ERIC Number: ED159105
Record Type: Non-Journal
Publication Date: 1976-Jun
Reference Count: N/A
Strategies of Conflict in China during 1975-1976.
The pamphlet reviews political conflict in Peking from spring 1975 through spring 1976. During this period three political groups existed in The People's Republic of China: radicals (populists), moderates (Western-style modernizers), and the military (Chinese equivalent of the Pentagon). Most conflict traditionally occurred between radicals and moderates. The radicals controlled propaganda and educational spheres, whereas the moderates controlled executive Party positions and government outside the propaganda sphere. From May 1975 to January 1976, the two groups maneuvered for political advantage because Chou En-lai was dying. Moderates tried to put their people into important posts and appealed to potential allies through substantive programs. Radicals used the media to hold their ground and raise issues over which they planned to topple Chou En-lai's followers. From mid-January 1976 to April 4, 1976, after Hua Kuo-feng became acting premier, the two groups vied for political favor. Radicals tried to create in the media a political whirlwind to eliminate unwanted programs. Moderates used less visible resources within the bureaucracy to keep the radicals' campaign under control. The military maintained a low profile. From April 5 through May 1976, similar political contests went on, with the ailing Mao Tse-tung favoring both sides at different times. The ultimate balance to be struck in Chinese politics following Mao's death remained unclear as of June 1976. (Author/AV)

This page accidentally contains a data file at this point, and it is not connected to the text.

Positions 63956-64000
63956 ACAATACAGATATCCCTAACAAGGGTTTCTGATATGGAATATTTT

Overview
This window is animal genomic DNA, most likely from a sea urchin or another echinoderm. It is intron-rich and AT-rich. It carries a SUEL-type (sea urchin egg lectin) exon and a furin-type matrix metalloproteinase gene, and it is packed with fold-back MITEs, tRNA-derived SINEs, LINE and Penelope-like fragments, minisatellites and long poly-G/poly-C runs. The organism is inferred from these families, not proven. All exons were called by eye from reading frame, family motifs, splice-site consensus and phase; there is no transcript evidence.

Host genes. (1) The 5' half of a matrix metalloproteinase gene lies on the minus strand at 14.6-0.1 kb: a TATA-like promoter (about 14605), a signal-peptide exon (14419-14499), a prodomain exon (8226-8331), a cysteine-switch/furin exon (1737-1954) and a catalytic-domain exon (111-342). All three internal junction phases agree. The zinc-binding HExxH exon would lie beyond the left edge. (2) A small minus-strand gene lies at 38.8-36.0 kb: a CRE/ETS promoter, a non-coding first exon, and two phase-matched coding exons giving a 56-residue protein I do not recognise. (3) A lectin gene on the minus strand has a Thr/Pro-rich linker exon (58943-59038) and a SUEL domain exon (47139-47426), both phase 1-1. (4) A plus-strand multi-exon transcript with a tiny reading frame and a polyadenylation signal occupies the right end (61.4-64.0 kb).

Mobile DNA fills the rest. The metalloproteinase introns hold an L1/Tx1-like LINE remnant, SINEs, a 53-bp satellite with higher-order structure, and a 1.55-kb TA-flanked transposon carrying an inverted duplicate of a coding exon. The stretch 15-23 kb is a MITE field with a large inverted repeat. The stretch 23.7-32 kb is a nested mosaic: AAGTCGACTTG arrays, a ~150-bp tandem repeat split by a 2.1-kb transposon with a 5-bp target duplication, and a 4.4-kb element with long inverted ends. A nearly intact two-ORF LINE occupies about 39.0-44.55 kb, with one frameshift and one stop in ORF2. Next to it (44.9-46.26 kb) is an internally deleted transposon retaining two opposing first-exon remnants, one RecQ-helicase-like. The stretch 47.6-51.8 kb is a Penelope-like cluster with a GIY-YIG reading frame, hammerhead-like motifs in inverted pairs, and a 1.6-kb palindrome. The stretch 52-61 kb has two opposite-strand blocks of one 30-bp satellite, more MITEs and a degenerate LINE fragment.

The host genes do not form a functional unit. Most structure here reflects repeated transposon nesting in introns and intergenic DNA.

Publication Type: Reports - Research
Education Level: N/A
Authoring Institution: Rand Corp., Santa Monica, CA.
Identifiers - Location: China